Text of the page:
Hannibal Lokumbe had always wanted to live in Harlem and did.
"Do they have a sweat lodge?" asked Grandfather White.
Lokumbe, born Marvin Peterson in Smithville, laughs at that question nearly 20 years later. In the Pine Ridge Mountains of South Dakota, working on a commission with the Kronos String Quartet for what became Dance Chief Crazy Horse Dance, the trumpet player told the spiritualist leading the sweat, a purification ceremony, that space was scarce in New York.
"Then leave immediately."
Lokumbe bought land in Rosanky ("where I'll live for the rest of my days") in 1995, which he estimates is 8½ miles from where his great-grandfather finally settled as an escaped slave.
"This was a person that ran for his life with a half brother created by the slave master who bought him and raped his mother," nods Lokumbe gravely. "He escaped a plantation in Charleston, South Carolina, at 14 years of age, with his half brother and his aunt, and he ran and walked 'til he got to Highway 304, at Upton Road [in Smithville].
"There he worked two years clearing the railroad and bought 101 acres of land – paid for it cash. After that, he never worked for anyone else as long as he lived. And he raised 15 children. The church he founded is still there, Zion Hill [Baptist Church]. Past the church, if you cross the creek, that's where he baptized my mother. Anywhere in that area my history is 100 years old. That's why I came back."
His mother, now 95, never strayed far.
"Yesterday was exceptionally bright and full of life for her," beams her son and caretaker in an exceptionally sunlit corner of the Eastside Cafe. "She recounted stories about long-lost relationships and her days at Huston-Tillotson [University], sneaking off to go hear Louis Armstrong."
Like mother, like son.
'Pithecanthropus Erectus' or 'Eat That Chicken'
"James A. Wilson was the school band director," begins Lokumbe, 61, recounting stories about long-lost relationships and mother-sanctioned weekends touring Texas with Otis Redding and Etta James when he was 14. "He had these beautiful drums out so I started on drums. When I made my entrance into the inner courtyard of the projects, it was so loud that my mother, standing on the back porch, she pointed and I did this beautiful about-face, and took it on back.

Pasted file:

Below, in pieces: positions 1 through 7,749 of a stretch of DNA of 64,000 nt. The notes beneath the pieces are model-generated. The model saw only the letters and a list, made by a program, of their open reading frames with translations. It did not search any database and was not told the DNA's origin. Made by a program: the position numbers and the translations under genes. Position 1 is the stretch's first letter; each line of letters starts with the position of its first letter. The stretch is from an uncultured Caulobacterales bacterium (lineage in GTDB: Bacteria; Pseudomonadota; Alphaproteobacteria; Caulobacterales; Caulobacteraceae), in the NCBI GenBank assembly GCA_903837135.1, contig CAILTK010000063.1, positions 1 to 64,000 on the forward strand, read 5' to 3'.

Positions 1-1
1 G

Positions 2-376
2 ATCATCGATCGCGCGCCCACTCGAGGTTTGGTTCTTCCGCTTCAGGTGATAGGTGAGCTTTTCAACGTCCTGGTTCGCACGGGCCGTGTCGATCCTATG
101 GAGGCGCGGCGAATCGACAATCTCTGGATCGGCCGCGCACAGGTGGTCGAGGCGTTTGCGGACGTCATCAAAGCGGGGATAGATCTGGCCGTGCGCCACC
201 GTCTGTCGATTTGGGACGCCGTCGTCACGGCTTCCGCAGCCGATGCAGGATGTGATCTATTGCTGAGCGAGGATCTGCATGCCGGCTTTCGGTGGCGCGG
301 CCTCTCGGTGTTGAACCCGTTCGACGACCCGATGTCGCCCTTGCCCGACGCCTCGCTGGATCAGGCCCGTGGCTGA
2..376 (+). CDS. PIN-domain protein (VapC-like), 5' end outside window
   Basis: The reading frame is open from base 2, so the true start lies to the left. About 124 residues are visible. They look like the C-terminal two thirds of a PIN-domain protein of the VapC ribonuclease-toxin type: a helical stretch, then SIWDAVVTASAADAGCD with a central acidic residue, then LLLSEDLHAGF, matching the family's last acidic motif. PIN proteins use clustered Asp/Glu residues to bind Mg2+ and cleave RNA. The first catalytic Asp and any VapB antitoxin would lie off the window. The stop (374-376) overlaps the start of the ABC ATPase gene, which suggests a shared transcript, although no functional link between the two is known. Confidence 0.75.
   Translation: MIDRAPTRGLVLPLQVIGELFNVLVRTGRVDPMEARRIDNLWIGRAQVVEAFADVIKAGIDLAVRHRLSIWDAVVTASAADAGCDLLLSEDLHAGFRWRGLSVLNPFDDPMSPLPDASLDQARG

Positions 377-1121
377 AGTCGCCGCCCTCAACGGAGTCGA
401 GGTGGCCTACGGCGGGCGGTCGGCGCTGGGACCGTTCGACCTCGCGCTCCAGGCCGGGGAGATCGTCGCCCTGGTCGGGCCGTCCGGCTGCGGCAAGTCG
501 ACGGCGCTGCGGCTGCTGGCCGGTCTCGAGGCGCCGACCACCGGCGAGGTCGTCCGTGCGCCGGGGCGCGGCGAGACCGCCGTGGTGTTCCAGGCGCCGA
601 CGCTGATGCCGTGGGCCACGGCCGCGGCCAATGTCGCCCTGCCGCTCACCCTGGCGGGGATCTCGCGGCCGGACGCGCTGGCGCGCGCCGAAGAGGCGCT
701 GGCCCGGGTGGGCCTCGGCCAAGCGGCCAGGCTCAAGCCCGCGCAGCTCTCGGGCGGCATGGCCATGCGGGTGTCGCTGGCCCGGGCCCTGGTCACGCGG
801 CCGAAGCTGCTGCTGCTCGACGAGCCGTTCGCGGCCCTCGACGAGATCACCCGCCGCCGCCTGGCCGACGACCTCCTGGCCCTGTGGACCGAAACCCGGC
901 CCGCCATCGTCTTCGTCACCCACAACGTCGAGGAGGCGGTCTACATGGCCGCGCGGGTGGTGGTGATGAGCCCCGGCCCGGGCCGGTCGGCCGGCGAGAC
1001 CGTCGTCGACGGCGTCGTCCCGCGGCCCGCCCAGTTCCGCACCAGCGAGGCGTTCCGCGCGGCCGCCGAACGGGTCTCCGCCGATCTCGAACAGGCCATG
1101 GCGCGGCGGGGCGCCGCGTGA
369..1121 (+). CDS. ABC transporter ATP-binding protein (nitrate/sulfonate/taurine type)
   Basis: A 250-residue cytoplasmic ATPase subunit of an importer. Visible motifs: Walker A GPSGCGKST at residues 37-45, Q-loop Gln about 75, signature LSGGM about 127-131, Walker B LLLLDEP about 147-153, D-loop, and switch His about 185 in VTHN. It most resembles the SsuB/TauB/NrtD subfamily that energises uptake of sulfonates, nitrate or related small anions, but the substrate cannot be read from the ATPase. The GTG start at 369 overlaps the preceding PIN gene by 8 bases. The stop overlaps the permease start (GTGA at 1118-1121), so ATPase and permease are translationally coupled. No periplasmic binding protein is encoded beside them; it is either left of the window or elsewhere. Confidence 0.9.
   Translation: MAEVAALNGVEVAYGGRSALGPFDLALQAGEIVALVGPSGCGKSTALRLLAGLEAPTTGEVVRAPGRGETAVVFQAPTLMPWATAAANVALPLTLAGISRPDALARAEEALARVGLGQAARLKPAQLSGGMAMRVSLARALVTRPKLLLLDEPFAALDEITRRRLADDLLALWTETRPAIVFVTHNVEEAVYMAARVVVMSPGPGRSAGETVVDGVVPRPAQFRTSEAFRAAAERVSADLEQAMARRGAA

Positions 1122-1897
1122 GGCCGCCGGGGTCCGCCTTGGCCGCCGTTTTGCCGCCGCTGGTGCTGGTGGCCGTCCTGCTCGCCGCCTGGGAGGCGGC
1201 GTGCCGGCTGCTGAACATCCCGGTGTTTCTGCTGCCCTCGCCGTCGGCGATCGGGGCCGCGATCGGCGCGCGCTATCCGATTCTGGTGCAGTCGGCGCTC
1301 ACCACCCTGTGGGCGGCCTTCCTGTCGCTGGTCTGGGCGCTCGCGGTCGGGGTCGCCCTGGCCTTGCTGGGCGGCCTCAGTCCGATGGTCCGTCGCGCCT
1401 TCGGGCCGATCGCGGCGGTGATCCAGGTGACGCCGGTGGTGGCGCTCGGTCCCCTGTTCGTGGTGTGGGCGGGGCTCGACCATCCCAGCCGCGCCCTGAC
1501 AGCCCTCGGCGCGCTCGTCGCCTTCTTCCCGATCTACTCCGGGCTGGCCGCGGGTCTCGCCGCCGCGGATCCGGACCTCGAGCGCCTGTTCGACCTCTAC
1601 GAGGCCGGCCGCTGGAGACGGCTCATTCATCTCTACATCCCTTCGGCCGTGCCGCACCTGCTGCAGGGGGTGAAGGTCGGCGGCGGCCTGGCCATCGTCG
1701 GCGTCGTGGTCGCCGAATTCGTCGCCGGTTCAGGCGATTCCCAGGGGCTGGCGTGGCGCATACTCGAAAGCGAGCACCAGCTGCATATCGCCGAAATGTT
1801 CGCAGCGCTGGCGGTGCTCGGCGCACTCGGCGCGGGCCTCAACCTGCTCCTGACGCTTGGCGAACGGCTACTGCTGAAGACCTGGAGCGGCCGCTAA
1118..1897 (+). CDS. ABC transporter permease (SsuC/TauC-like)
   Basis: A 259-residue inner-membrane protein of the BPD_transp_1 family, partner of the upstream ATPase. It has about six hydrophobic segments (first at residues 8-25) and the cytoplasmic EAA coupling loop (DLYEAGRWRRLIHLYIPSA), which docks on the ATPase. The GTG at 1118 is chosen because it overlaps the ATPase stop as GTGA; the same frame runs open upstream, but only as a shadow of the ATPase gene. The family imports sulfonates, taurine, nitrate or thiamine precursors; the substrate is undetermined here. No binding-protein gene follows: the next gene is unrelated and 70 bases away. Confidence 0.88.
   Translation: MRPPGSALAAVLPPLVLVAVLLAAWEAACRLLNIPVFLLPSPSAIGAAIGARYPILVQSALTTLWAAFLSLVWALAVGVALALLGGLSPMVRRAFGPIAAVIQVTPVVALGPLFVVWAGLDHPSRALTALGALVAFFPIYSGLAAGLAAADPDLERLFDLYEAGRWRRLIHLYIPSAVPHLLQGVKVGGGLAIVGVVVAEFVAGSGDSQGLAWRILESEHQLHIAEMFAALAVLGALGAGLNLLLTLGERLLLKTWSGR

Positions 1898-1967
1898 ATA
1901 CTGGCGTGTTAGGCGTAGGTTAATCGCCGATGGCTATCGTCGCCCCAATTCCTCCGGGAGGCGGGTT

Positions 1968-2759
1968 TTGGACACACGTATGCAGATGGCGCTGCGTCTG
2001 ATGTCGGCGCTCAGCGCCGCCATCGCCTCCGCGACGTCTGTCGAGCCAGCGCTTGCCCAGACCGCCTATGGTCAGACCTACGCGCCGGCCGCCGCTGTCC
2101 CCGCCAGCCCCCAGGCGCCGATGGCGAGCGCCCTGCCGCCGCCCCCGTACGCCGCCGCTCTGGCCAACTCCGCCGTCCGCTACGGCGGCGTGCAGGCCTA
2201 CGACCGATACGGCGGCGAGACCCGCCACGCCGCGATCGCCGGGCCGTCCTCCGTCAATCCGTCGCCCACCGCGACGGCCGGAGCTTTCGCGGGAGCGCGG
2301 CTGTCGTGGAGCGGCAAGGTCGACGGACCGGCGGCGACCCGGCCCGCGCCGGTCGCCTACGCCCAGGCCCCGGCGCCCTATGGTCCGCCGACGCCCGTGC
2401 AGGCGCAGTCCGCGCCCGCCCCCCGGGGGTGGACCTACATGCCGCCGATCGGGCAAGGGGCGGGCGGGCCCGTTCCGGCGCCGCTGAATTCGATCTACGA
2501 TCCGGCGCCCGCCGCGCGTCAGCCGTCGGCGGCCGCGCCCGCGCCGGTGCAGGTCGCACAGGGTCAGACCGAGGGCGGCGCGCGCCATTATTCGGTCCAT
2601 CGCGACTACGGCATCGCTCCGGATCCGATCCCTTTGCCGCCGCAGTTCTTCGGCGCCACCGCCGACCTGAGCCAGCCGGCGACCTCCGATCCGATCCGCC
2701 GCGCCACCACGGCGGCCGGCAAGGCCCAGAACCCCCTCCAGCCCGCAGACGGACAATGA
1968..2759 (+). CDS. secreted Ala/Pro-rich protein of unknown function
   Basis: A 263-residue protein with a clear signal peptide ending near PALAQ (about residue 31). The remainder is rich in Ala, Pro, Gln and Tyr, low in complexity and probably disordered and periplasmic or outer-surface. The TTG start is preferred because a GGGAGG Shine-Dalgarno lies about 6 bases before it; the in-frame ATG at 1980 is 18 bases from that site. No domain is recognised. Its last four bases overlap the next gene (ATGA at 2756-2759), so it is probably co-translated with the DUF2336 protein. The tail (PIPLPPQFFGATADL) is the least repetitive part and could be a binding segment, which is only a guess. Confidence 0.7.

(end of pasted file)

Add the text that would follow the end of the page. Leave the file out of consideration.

Lokumbe laughs. Stories are this man's art.
"So then I saw the trumpet. I said, 'Ooo.' Something moved inside me. Mr. Wilson said, 'Before you play trumpet, you have to buzz this mouthpiece.' Man, I played all kinds of stuff on that mouthpiece, so he gave me the horn. He invested heavily in me. When he showed me the C scale, I came back the next day and knew the C minor and D major scale. If he gave me three scales, I learned six, because I realized he had a son my age and he was taking three hours of his time every day after school that he could be home with his son. So I made the most of it. He taught me theory, and more importantly, he taught me about the world."
According to The New York Times, John Coltrane himself schooled Lokumbe too.
"That's a misstatement," he says shaking his head. "John Coltrane is my musical hero, but I never got to meet him.
"I got to meet Elvin Jones – I got to play with Elvin Jones. I got to meet Jimmy Garrison. I got to play with Jimmy Garrison. I got to meet McCoy Tyner, and I got to play with McCoy Tyner. But 'Trane was gone when I got there. He was gone."
Jamming with three of Coltrane's volcanic quartet equals a tiny fraction of historical landmarks at Lokumbe's crossroads, which include Jackie Wilson, Lightning Hopkins, T-Bone Walker, Rahsaan Roland Kirk. Wikipedia lists among Lokumbe's collaborators tenor sax individualist George Adams, one of Charles Mingus' cult. Moving to NYC in 1970 facilitated just such hookups for the Texan.
"Mingus saved my life in many ways," Lokumbe pronounces. "He always asked me to play with him, but at the time I was playing with Roy Haynes.